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The ZIP Code Turns 50 |

Stashed in: History of Tech!, America!, Advertising, Marketing, Psychology

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Anyone have more links to share on the history of Mr. Zip? :)

On July 1, 1963, on the recommendation of an internal advisory board, the post office introduced the Zone Improvement Plan Code, which divided the entire country into coded delivery areas. The first two or three numbers told carriers to which states mail was being sent. More populous regions like New York were given five digit numbers starting with 10-14, for example, whereas less populous areas like Montana received five-digit numbers. These new ZIP codes helped the post office better pinpoint where mail was headed while allowing it to expand machine-based sorting systems that could quickly read digits. But many Americans were reluctant to adopt the new system.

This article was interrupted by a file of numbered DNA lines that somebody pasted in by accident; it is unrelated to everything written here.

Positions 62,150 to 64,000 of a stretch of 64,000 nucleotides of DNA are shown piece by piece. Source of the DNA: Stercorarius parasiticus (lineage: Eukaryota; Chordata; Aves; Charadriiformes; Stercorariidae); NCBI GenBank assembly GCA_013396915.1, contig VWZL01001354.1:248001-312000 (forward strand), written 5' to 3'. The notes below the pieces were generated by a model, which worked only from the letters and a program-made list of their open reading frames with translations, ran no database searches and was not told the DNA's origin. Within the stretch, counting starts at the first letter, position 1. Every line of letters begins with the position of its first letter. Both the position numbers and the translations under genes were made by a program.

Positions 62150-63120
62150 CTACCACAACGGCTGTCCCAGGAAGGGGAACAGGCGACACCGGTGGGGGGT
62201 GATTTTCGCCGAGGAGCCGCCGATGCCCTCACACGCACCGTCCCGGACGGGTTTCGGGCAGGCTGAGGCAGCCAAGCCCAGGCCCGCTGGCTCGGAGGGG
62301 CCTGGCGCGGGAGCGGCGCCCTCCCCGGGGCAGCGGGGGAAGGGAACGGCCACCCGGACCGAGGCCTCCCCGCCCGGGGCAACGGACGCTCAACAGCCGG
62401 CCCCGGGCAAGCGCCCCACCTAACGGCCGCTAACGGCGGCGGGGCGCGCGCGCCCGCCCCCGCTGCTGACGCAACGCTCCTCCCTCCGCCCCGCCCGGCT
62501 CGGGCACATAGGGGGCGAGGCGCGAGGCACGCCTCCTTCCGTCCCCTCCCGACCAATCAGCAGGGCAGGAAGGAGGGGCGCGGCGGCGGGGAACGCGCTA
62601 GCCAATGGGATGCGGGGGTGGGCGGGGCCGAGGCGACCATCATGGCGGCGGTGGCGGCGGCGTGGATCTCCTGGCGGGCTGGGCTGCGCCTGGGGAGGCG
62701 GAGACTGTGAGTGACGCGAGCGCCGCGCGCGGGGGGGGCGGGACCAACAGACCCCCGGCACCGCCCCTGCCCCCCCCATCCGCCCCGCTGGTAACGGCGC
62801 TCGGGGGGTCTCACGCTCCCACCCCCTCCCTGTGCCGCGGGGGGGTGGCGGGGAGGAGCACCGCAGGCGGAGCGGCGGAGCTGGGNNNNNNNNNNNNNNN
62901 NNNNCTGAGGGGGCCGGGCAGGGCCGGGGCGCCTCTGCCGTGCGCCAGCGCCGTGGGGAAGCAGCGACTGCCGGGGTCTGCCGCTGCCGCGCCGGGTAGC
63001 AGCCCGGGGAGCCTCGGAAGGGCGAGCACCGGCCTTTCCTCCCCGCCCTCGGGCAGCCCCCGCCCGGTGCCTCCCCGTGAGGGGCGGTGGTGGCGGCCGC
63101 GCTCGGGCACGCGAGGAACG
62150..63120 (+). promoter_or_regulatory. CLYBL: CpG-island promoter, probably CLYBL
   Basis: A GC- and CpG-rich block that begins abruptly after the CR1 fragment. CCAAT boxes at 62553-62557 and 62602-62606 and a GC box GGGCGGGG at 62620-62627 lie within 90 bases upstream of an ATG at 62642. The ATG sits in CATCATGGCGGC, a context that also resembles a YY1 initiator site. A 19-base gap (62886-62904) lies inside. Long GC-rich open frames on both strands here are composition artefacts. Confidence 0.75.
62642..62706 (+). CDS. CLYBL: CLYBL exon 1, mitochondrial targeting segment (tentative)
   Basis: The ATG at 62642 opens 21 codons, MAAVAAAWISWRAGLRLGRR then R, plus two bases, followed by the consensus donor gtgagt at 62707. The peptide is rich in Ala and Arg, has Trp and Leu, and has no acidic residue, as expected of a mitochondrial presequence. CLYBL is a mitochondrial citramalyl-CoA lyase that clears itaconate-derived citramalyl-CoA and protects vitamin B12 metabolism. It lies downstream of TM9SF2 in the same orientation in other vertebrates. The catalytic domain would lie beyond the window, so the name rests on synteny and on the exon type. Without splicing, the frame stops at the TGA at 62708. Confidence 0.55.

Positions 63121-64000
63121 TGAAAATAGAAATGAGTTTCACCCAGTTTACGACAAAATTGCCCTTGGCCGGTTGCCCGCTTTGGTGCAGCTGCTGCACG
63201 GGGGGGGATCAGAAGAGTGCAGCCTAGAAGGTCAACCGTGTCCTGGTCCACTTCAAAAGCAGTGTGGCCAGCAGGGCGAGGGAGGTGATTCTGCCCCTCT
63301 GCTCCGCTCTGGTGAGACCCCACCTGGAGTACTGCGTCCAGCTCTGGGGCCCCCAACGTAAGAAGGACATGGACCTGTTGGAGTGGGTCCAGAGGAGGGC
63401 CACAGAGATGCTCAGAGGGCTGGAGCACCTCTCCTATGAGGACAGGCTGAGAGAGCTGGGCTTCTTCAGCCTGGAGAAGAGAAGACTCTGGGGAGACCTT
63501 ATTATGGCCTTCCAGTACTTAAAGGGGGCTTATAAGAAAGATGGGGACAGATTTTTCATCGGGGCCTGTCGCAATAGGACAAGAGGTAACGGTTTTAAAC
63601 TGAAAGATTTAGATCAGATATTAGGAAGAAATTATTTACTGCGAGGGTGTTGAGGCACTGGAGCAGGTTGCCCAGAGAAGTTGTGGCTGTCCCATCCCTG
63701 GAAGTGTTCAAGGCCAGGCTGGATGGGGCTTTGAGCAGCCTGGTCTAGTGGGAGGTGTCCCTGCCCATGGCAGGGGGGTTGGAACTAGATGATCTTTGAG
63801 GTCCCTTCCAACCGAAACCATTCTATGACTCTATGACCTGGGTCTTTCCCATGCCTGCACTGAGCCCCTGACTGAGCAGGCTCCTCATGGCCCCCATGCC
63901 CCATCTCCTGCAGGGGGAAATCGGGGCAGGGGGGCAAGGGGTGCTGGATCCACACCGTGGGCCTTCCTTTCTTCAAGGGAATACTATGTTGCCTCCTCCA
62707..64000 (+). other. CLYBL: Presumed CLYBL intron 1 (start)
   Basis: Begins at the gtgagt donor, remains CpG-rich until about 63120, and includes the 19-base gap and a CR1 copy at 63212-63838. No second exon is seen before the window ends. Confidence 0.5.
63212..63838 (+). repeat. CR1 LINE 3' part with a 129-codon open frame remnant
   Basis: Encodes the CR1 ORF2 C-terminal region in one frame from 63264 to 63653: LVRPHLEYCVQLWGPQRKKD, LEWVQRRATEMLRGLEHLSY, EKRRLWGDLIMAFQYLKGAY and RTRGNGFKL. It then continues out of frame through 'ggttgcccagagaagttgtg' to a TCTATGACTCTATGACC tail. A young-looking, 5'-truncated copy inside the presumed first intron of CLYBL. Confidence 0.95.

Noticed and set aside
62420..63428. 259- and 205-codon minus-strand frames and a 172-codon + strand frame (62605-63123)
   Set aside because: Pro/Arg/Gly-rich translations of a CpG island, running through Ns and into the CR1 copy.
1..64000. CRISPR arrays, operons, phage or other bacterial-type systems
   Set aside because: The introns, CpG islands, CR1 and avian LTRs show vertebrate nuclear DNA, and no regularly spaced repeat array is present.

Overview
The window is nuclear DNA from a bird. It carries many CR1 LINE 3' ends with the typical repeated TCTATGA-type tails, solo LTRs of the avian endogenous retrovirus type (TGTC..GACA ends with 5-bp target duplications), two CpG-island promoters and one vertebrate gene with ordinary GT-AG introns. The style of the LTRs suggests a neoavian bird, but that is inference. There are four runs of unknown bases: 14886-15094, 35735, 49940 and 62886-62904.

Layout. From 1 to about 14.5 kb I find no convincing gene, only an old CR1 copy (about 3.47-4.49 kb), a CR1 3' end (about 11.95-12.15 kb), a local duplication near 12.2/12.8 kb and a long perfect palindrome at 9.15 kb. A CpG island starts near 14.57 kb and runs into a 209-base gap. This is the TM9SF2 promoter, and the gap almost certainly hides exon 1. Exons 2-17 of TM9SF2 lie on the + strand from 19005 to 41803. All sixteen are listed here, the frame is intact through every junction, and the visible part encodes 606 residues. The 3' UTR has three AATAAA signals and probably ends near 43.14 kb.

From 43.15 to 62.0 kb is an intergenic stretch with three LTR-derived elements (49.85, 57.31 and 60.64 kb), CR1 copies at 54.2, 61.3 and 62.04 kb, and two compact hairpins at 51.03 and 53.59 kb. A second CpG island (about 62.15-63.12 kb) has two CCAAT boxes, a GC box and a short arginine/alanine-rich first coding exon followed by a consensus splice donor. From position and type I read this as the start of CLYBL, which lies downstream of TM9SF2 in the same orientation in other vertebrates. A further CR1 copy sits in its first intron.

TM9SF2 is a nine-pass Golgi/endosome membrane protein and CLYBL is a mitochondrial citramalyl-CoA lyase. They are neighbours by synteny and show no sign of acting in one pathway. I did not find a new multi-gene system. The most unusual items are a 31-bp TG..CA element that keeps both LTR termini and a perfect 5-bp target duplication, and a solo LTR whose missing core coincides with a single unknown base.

“People were concerned they were being turned into numbers,” says Jennifer Lynch, a U.S. Postal Service historian. “They thought it was depersonalizing them.”

To get people on board, the post office began an extensive marketing campaign centered around Mr. ZIP, a friendly looking cartoon mail carrier. A folk group called The Swingin’ Six sang about ZIP Code usage in a lengthy public service announcement video. “Put ZIP in your mail” ran in magazines across the country, including TIME, while a series of short TV ads showed postal workers drowning in a sea of letters and used slogans like “Only you can put ZIP in your postal system.”

Americans resisted ZIP codes?! Is there anything Americans WON'T resist???

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